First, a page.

Maybe Bigfoot is real.
Something almost as unusual has just been sighted: A Cadillac sedan with a manual transmission.
Plus 472 horsepower. Through the rear wheels only.
If that can exist then Bigfoot just might.
What It Is
The CT4-V Blackwing comes with a V6 and two turbochargers.
The automatic is optional.
This one stickers for $58,995 – vs. $33,395 for the regular CT4 with the four – and without the six speed manual. If you’d prefer the automatic, it’s available for $2,000 more.
The CT4-V Blackwing is also not available with all-wheel-drive. It is exclusively rear-drive.
That plus the third pedal makes it as uncommon as Bigfoot.
Only this one’s for real.
The Blackwing trim – and the manual and twin-turbo V6 that define it – are new for 2022.
The standard manual sets this apart from automatic-equipped rivals such as the BMW M3 (a manual is available, at extra cost) and automatic-only rivals like the Mercedes-Benz CLA AMG45.
Reasonably priced – given the price of the competition.
Something different is hard to put a price on.
What’s Not So Good
If you want to shift for yourself, it’s still going to cost you almost $60k.
Absurdly small (10.7 cubic foot) trunk.
Tight back seat (33.4 inches of legroom).
GM uses the 3.6 liter V6 that is the beating heart of the CT4-V Blackwing in many GM models, ranging from the Chevy Camaro to the Buick Enclave. But it beats a lot faster in this Cadillac, courtesy of a pair of turbos and various other upgrades that boost the power to 472 horses and 445 ft.-lbs. of torque.
This makes it as or even more powerful than several current high-performance V8s, including the 460 horsepower 5.0 liter V8 in the Mustang GT and the 470 horsepower 6.4 liter V8 used in the just-launched Jeep Wranger 392 I test drove last week.
No surprise, the Blackwing is extremely quick. It can get to 60 in 3.8 seconds. It is also very fast. GM says the top speed – not electronically limited, as in many rivals – is 189 MPH.
Unless you opt for the available 10 speed automatic, you will have to release the clutch while bringing up the revs and then engage and release the clutch yourself. The six speed Tremec manual requires you to do the shifting.
And the clutching.
This used to be a given thing in a high-performance car, two doors or four. In part because it was the expected thing. If you didn’t know how to shift, the thinking went, you probably didn’t have what it took to drive a high-performance car. It is why – historically – the highest-performance cars were often manual-only.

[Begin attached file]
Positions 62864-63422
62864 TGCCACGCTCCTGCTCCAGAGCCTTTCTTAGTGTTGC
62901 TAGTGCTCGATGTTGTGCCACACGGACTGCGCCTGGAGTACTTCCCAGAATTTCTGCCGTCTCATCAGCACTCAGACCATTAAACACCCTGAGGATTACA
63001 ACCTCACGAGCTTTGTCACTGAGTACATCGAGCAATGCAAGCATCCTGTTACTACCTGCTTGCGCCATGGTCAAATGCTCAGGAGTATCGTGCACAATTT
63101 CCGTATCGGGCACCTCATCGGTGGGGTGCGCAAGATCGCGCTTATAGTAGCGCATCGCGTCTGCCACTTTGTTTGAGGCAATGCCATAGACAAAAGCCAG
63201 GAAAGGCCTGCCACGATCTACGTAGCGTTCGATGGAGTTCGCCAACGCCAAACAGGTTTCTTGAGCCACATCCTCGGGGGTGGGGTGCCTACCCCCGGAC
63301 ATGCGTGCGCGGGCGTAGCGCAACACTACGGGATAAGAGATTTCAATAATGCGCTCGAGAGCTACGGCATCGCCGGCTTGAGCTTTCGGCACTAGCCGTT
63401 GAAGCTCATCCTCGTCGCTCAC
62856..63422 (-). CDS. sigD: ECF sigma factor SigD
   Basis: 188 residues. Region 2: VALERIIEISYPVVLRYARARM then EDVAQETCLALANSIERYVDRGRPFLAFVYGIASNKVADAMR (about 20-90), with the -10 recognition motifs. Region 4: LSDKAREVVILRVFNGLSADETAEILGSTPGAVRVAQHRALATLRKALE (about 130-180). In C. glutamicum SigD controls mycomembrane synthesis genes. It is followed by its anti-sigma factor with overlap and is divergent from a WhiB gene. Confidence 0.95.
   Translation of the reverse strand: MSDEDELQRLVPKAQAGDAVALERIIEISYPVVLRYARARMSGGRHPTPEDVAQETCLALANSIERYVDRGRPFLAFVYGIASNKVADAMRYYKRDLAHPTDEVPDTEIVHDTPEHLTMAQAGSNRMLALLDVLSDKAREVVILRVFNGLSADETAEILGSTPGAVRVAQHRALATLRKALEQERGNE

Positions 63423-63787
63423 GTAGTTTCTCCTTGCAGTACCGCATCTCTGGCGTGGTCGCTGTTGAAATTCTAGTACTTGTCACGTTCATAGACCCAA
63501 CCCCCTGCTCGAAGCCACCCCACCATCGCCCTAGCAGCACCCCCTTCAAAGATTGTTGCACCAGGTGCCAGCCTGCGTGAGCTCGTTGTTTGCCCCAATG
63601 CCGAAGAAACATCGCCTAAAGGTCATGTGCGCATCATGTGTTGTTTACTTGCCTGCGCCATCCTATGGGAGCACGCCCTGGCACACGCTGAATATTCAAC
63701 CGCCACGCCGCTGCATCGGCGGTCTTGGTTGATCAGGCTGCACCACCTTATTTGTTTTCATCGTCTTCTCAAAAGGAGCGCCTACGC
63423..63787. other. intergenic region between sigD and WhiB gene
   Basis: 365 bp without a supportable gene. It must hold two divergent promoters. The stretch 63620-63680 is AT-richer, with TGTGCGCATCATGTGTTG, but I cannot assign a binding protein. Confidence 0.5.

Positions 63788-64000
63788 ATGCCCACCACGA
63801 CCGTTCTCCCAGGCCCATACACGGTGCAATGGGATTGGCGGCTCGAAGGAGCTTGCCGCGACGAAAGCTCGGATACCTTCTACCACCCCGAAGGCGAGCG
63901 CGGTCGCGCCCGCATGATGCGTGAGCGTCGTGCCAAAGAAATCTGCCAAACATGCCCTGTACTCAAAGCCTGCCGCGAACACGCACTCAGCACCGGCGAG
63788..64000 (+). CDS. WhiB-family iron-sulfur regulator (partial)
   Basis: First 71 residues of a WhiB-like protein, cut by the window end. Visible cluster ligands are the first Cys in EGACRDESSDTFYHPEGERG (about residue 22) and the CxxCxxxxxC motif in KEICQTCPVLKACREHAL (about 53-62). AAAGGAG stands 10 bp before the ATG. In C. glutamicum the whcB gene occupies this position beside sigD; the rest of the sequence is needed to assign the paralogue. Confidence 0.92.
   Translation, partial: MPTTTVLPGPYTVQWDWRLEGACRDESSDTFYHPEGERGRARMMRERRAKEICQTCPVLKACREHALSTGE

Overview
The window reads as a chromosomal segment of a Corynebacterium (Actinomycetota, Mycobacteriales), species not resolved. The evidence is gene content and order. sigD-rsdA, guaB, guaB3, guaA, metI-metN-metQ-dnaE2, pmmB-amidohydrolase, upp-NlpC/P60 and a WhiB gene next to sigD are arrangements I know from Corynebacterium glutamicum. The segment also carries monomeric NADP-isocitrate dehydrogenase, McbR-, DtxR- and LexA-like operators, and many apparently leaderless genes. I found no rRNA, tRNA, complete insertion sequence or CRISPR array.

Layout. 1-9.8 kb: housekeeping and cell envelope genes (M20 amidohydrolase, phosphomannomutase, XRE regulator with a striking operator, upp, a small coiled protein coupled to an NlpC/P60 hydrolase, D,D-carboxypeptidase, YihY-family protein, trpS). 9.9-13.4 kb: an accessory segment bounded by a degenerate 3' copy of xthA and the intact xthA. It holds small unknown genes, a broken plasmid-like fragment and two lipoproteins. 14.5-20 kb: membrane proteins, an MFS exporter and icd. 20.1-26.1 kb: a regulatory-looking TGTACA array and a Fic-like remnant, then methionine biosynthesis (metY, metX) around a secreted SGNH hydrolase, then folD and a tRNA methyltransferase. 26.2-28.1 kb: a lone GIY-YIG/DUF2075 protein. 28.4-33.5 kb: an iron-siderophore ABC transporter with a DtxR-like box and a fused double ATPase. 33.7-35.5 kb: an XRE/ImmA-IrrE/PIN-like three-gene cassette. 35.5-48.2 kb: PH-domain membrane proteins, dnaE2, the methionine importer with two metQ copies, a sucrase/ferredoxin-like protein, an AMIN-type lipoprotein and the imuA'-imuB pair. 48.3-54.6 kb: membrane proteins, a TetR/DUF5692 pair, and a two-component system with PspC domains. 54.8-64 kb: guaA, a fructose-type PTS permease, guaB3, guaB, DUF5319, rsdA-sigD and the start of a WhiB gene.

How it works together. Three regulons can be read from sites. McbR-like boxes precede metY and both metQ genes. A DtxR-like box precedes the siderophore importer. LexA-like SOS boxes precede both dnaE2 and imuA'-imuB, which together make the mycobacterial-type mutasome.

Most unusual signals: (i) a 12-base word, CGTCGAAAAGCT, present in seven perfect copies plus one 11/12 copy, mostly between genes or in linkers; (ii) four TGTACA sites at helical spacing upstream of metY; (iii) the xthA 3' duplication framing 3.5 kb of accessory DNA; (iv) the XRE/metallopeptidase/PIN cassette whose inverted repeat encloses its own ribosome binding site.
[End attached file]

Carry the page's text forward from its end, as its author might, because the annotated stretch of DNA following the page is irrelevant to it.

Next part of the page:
It kept the people who probably shouldn’t try to drive such cars out of trouble.
But automatics have largely replaced manuals – even in high-performance cars. For three main reasons. One, they can be programmed to shift faster and more accurately more consistently than a human driver can consistently shift a manual; the result is consistently (but not always) better performance, in terms of the numbers.
And car companies love to tout numbers. Zero to 60, quarter-mile; through a road course.
Two, the automatic can also be programmed to maximize the car’s gas mileage – on the government tests that determine whether a car achieves the average MPG number decreed as par by the government. Falling short of that number defining a “gas guzzler” – which incurs fines, passed on to the buyer in the form of a higher price for that car as well as all the cars made by that company, as the fines are based on fleet averages.
Three, automatic-equipped high-performance cars are easier to drive – and that makes it easier to sell more high-performance cars, especially to people who either never learned to drive a manual or don’t like them. This in turn makes more money for the car company trying to sell the high-performance car to more people.
And that, ultimately, is what it’s all about.
But Cadillac decided to give people the choice – and even more laudable, to make the manual-equipped Blackwing lower cost. Two grand less – which is no small thing, even at just under $60k.
It’s six months of free gas, at any rate.
A final interesting thing about this high-performance car is that it is not all-wheel-drive or even available with it. All of its rivals are sold only with AWD, which provides the objective benefit of greater controllability at the cost of zero tail hanging out, rear-tires-roasting fun.
It also helps keep the car’s price under $60k, though just barely.
This Caddy does zig. Remember the commercial?
That was back in the late ’90s, when Cadillac was rebooting itself as an American alternative to BMW, with sporty sedans like the Catera that were available with – you guessed it – a manual transmission.